Matthew McConaughey misspoke. Turns out time isn’t a flat circle after all.

Artist and director One9 gets a lot right in his documentary on hip hop legend Nas, Time Is Illmatic. Instead of delivering an abridged history of the New York icon’s entire career, he hones in on the making of Nas’ paradigm-shifting 1994 debut Illmatic, capturing in amber the man’s essence, and illustrating his larger significance. It’s the same strategy that worked so well in the narrowly-focused Lincoln and The King’s Speech, and though Nasir bin Olu Dara Jones never led his nation through war, he deserves this long-belated retrospective nonetheless. (Another smart choice by One9: letting the music do the talking when simply nothing else will do, and getting out in less than 80 minutes.)


There’s a lot of good stuff for fans and neophytes alike in Time Is Illmatic, from the early, bootleg live performances to Nas’ triumphant parade around his old stomping ground in Queensbridge. His brother, Jabari “Jungle” Jones, steals the spotlight and gives the picture its centrepiece, describing in distinctive detail the time Nas’ best friend Ill Will was shot to death. Later, Jabari explains how every member from an old photo of their Queens crew wound up dead or in jail. One9 shows Nas the interview footage, and the famous lyricist is rendered speechless, as if visited by a parallel universe Ghost of Christmas Future. It could have been him too, he so readily admits throughout Time Is Illmatic, as humbling as hagiographies come.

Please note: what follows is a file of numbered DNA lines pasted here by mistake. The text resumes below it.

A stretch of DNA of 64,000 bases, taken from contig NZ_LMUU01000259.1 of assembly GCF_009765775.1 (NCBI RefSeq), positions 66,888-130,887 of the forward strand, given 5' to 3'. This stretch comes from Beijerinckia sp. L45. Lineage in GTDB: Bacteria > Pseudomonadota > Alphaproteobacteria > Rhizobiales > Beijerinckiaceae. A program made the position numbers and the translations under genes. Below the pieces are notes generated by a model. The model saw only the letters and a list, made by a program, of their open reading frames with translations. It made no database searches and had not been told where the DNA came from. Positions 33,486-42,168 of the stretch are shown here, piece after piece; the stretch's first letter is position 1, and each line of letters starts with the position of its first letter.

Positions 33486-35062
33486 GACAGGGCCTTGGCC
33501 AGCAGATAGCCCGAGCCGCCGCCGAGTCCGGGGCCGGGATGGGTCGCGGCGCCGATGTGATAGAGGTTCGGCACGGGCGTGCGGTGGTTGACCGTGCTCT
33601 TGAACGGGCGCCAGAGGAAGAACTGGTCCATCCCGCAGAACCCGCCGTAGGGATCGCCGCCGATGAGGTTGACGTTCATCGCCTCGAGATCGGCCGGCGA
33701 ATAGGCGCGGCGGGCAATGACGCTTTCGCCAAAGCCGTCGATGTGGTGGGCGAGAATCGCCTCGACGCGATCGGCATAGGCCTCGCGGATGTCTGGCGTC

Because of the doco’s slender scope, you won’t find mentions of Nas’ bitter relationship with frenemy Jay Z, nor his ugly divorce from Kelis (which at least stung long enough to have him pose with her famous green wedding dress on the cover of 2012’s Life is Good). But One9 and co-producer Erik Parker’s sacrifices are hard to argue with; that feud and that marriage may have been poisoned apples, but they’re the kind only offered to those at the top of the game. Time Is Illmatic takes Nas back to before he reached that rarefied air, examining track by track the LP that would eventually lift him there.

Nas: Time Is Illmatic plays the RTRFM Gimme Some Truth Festival December 7, 2014.